I would recommend considering moving away from just using an RGB histogram.

A better digest of your image can be obtained if you take a 2d Haar wavelet of the image (its a lot easier than it sounds, its just a lot of averaging and some square roots used to weight your coefficients) and just retain the k largest weighted coefficients in the wavelet as a sparse vector, normalize it, and save that to reduce its size. You should rescale R G and B using perceptual weights beforehand at least or I'd recommend switching to YIQ (or YCoCg, to avoid quantization noise) so you can sample chrominance information with reduced importance.

You can now use the dot product of two of these sparse normalized vectors as a measure of similarity. The image pairs with the largest dot products are going to be very similar in structure. This has the benefit of being slightly resistant to resizing, hue shifting and watermarking, and being really easy to implement and compact.

You can trade off storage and accuracy by increasing or decreasing k.

Sorting by a single numeric score is going to be intractable for this sort of classification problem. If you think about it it would require images to only be able to 'change' along one axis, but they don't. This is why you need a vector of features. In the Haar wavelet case its approximately where the sharpest discontinuities in the image occur. You can compute a distance between images pairwise, but since all you have is a distance metric a linear ordering has no way to express a 'triangle' of 3 images that are all equally distant. (i.e. think of an image that is all green, an image that is all red and an image that is all blue.)

That means that any real solution to your problem will need O(n^2) operations in the number of images you have. Whereas if it had been possible to linearize the measure, you could require just O(n log n), or O(n) if the measure was suitable for, say, a radix sort. That said, you don't need to spend O(n^2) since in practice you don't need to sift through the whole set, you just need to find the stuff thats nearer than some threshold. So by applying one of several techniques to partition your sparse vector space you can obtain much faster asymptotics for the 'finding me k of the images that are more similar than a given threshold' problem than naively comparing every image against every image, giving you what you likely need... if not precisely what you asked for.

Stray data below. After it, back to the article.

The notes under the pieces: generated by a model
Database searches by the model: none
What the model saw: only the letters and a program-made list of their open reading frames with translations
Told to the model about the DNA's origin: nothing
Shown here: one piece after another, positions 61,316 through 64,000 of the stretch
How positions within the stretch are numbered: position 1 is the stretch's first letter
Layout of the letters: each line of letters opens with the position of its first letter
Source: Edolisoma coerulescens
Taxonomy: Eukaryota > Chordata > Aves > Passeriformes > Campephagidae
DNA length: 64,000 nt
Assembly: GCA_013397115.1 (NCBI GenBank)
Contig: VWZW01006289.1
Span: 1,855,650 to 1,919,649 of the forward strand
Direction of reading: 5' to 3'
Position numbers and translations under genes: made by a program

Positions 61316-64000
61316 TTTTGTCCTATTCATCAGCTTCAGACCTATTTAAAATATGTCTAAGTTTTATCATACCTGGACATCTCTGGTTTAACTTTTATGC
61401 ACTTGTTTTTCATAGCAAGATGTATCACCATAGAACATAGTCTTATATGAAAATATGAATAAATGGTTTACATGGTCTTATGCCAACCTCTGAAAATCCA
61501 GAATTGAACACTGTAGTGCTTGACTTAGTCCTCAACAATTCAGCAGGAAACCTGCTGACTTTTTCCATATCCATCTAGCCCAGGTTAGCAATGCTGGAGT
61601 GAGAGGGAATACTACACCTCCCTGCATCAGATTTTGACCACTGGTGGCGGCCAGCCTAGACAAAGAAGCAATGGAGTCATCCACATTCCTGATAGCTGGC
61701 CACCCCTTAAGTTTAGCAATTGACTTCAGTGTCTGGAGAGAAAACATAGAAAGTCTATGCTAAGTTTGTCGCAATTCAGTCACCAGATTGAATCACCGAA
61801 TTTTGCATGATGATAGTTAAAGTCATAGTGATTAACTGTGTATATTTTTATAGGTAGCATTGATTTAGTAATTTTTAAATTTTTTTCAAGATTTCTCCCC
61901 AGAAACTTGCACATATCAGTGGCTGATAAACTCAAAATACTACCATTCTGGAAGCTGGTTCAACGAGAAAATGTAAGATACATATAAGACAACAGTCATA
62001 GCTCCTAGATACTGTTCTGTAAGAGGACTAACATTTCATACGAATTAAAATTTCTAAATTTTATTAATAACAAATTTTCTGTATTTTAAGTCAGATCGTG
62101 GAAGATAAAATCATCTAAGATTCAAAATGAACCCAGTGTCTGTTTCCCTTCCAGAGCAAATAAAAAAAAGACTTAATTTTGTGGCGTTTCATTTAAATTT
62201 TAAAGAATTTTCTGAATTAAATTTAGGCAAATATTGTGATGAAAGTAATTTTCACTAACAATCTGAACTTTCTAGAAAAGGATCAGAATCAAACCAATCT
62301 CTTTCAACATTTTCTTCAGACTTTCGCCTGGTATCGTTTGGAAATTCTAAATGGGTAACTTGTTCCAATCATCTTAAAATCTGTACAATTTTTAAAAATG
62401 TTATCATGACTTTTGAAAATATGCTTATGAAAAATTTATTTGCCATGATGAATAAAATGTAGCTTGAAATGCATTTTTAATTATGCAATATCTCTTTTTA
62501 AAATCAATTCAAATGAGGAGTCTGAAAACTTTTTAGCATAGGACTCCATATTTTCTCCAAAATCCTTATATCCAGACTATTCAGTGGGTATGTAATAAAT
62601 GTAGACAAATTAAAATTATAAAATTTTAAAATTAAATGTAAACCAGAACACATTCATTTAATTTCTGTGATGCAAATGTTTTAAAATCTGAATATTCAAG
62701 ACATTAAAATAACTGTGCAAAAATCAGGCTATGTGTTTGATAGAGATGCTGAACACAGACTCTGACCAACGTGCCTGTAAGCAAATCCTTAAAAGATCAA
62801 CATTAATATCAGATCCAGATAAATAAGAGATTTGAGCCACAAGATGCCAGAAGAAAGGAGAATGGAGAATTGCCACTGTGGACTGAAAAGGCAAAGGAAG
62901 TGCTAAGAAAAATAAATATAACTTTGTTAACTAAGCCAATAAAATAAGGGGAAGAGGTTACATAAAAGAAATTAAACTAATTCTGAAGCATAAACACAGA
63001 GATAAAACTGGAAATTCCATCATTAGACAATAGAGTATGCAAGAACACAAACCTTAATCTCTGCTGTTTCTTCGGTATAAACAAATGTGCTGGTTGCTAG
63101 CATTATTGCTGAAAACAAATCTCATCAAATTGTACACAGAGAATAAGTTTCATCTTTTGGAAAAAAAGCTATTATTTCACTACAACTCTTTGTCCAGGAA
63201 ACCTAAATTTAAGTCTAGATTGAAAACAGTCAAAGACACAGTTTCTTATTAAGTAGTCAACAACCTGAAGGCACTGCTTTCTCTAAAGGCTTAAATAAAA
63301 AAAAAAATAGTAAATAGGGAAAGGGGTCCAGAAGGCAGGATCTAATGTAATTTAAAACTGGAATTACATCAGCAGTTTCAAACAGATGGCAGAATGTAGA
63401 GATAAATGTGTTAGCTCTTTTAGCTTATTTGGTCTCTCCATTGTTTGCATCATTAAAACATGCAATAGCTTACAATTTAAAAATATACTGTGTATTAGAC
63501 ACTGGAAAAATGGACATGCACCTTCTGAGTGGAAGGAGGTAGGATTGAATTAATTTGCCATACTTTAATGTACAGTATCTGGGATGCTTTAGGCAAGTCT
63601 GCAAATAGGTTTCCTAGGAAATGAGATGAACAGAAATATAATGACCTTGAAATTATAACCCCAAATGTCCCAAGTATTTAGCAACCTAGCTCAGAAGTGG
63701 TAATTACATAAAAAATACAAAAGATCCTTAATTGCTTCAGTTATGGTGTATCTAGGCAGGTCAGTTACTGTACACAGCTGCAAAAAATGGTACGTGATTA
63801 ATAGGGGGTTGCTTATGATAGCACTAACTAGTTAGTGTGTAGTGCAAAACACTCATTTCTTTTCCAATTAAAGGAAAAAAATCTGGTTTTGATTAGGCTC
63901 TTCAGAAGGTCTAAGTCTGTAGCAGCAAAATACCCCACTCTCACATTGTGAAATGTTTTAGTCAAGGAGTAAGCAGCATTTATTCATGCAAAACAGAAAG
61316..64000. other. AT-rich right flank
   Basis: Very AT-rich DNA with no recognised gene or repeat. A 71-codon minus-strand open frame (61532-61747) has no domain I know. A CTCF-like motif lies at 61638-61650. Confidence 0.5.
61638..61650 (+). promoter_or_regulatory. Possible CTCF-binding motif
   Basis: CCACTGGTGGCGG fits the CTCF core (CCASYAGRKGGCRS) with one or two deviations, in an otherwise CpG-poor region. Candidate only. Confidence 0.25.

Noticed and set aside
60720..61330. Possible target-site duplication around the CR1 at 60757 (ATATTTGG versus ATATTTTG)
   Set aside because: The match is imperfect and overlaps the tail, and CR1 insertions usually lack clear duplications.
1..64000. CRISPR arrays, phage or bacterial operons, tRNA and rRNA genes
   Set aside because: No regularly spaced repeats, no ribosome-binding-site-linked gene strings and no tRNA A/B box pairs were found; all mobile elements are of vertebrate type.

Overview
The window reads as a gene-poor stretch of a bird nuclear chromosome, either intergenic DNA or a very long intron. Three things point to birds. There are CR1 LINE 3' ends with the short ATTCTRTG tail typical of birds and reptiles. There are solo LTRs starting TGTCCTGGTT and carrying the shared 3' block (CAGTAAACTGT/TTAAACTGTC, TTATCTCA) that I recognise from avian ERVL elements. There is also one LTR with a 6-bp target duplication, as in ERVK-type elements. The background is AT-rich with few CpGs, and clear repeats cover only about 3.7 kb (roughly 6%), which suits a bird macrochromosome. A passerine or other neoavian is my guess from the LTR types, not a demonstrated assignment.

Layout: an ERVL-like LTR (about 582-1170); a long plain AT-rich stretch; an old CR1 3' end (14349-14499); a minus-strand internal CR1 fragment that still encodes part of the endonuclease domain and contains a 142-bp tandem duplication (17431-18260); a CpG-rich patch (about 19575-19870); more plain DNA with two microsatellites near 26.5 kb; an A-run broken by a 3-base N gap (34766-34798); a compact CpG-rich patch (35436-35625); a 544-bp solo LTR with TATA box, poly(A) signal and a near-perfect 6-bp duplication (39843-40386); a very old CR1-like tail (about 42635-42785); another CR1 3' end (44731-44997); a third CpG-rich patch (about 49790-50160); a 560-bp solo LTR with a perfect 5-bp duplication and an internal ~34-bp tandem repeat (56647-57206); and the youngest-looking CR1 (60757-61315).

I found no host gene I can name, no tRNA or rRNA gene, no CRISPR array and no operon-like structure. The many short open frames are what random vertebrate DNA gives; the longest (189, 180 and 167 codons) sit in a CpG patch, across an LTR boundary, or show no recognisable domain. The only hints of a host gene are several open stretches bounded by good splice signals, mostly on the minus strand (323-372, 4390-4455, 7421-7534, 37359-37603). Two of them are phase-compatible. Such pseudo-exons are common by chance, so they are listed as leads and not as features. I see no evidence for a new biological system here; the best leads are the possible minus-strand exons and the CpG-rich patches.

In any event, I used this a few years ago to good effect personally when trying to minimize the number of different textures I was storing, but there has also been a lot of research noise in this space showing its efficacy (and in this case comparing it to a more sophisticated form of histogram classification):

http://www.cs.princeton.edu/cass/papers/spam_ceas07.pdf

If you need better accuracy in detection, the minHash and tf-idf algorithms can be used with the Haar wavelet (or the histogram) to deal with edits more robustly:

http://cmp.felk.cvut.cz/~chum/papers/chum_bmvc08.pdf

Finally, Stanford has an image search based on a more exotic variant of this kind of approach, based on doing more feature extraction from the wavelets to find rotated or scaled sections of images, etc, but that probably goes way beyond the amount of work you'd want to do.

http://wang14.ist.psu.edu/cgi-bin/zwang/regionsearch_show.cgi

lotof variables here... – Beska Jun 23 '09 at 21:33